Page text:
Distributors aren’t told very much about the logistics. Instead, they’re told by their recruiters not to “lose confidence,” Mattie Ralston, a distributor for It Works, said.

The FAU psychology major is a current distributor for the wellness and health company that sells items like plastic stomach wraps, protein powder, and “fat-burners.”

After talking with her recruiter, Ralston was under the impression that the company would be “successful” for her.

“[It Works tells] a lot of success stories about how people lost their jobs and did It Works, then made a lot of money,” she said. “They try to promise it’s a lifetime thing.”

Jarvis, however, said that pyramid schemes are “not sustainable.” If one person were to recruit five people, and those five people recruited five more people to distribute any given product, and so on, you would exceed the planet’s population in just 15 cycles.

Reardon joined to make extra cash. Her efforts to distribute plastic stomach wraps and protein shakes were fruitless. She only pressed on with the four-month endeavor because of the lifestyle that It Works marketed, where dozens of distributors under you make your profit.

Pyramid schemes often pump out narratives like this one on It Works’ site: “Because of It Works, I’ve gone completely debt free! I was able to leave a job that kept me away from home nine months out of the year, including holidays.”

Reardon reached out to people on every platform she could. She couldn’t find a sole willing distributor.

“[MLMs] can be overly optimistic,” Jarvis said. “What’s possible in the one percent [of high-income earners] … may not really be achievable.”

According to the It Works site, only .03% of distributors are at the highest earning level, which is “ambassador diamond,” as of 2016.

Building the pyramid: the work behind the glamour

To climb your way to the top of the pyramid and become one of those top earners, you must constantly be scouring social media and reaching out to potential distributors.

Even those who go through the ranks and find people who will either buy the products or become distributors admit that staying successful can be taxing.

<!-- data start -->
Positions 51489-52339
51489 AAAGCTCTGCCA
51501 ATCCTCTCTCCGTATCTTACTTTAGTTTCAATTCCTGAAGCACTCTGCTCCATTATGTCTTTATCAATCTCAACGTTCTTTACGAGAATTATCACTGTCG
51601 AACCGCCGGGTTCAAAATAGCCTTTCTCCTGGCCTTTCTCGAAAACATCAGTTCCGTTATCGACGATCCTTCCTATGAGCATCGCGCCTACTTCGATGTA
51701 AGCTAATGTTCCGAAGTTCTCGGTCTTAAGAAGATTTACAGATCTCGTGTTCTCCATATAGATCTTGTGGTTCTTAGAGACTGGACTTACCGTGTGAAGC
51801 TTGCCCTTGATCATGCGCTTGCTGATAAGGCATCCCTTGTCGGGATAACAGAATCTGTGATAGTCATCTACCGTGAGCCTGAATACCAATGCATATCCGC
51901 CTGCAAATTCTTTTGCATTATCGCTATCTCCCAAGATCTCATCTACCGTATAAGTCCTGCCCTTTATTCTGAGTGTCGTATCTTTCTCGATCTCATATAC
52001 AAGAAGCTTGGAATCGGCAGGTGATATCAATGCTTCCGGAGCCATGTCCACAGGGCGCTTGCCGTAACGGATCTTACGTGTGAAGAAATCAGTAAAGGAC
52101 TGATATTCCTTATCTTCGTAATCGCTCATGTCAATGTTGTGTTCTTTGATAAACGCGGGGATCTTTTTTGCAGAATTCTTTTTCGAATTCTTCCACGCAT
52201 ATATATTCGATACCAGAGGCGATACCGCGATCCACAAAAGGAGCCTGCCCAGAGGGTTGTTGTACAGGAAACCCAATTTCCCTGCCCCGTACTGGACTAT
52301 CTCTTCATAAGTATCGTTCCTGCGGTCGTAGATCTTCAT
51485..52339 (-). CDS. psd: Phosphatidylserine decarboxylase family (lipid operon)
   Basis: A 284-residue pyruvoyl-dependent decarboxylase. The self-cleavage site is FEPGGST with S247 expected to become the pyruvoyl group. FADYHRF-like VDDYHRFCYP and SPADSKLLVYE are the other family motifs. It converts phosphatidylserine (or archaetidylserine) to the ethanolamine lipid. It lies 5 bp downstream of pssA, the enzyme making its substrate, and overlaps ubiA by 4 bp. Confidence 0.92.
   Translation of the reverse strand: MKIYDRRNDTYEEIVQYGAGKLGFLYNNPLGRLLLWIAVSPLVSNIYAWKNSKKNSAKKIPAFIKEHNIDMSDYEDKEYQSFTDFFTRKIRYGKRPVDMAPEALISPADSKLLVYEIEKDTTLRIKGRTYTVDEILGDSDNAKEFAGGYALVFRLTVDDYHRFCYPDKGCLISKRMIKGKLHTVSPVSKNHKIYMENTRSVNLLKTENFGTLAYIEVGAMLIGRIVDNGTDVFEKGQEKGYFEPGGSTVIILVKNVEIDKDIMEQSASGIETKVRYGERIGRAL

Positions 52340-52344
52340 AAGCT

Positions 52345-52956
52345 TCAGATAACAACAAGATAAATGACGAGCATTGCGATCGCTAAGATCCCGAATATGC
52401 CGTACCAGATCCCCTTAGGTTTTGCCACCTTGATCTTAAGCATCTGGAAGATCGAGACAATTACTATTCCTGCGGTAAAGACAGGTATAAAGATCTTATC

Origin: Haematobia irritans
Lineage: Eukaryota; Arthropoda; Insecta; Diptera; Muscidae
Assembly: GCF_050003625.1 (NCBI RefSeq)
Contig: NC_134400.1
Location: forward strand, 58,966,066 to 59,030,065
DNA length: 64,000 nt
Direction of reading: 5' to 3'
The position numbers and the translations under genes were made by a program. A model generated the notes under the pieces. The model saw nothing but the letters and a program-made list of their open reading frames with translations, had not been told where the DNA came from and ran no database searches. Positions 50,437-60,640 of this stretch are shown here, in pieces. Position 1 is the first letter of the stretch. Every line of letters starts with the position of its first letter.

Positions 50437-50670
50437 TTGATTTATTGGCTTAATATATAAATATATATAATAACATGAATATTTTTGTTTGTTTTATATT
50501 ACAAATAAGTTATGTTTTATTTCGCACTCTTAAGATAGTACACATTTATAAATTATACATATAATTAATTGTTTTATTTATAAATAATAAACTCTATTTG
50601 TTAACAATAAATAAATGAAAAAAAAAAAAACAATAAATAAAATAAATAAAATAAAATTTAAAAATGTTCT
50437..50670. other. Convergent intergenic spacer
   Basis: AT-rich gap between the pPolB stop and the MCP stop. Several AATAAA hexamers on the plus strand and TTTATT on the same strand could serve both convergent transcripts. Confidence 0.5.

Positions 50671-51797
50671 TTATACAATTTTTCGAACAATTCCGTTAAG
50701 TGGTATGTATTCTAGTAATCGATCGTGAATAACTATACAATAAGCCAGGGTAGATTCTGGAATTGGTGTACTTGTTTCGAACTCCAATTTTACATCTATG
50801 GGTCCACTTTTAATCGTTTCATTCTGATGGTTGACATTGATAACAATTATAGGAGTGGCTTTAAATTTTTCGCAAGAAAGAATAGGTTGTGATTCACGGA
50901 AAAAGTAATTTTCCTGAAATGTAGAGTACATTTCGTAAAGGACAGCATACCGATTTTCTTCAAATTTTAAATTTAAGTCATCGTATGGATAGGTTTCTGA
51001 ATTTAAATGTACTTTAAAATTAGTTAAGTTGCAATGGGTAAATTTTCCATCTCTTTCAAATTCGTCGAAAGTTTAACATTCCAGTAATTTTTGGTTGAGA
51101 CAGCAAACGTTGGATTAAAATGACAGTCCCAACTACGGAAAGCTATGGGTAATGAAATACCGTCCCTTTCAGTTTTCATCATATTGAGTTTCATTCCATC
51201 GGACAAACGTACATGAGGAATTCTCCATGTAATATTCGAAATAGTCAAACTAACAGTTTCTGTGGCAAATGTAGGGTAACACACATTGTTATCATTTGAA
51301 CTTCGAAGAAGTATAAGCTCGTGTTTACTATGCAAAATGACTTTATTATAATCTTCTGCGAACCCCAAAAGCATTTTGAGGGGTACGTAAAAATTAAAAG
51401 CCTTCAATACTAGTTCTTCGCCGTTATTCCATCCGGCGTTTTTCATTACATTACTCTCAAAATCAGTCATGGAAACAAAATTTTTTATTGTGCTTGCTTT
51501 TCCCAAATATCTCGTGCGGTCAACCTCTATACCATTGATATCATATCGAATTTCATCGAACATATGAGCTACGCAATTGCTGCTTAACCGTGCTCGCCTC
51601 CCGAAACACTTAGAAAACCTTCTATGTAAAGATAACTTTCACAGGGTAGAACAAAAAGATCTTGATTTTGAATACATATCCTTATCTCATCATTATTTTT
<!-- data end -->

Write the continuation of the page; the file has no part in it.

One former Herbalife distributor, an FAU health administration major who chose to remain anonymous, earned eight consistent customers during her five month stint — but no distributors.

With that many customers, she earned around $1,500 in total. She struggled with her weight, so she even bought some products for herself and lost over 20 pounds.

Selling and using Herbalife products was an “overall positive experience,” she said. However, she admitted it’s not a wise long-term commitment.

“With [Herbalife], it’s easy to make decent money,” the former distributor said. “But career money — that’s a different story.”

Ralston said she has only two “loyal customers,” or customers who purchase products for up to three months. She says that it’s hard to earn customers who are sometimes “skeptical” of the products.

It’s not just consumers who are skeptical of online nutrition products — it’s the experts too. Surgery professor and analytical chemist David Gorski from Michigan told the Chicago Tribune that “If [those products] really worked that well, you’d have heard about it and it wouldn’t be sold online for $29.95.”

The drawer in her apartment with six months’ worth of unsold “keto coffee” and “chocolate greens” reminds her how skeptical people really are.

When companies allow those pyramid scheme-like policies, that sometimes hurts distributors’ wallets — one of them being Reardon.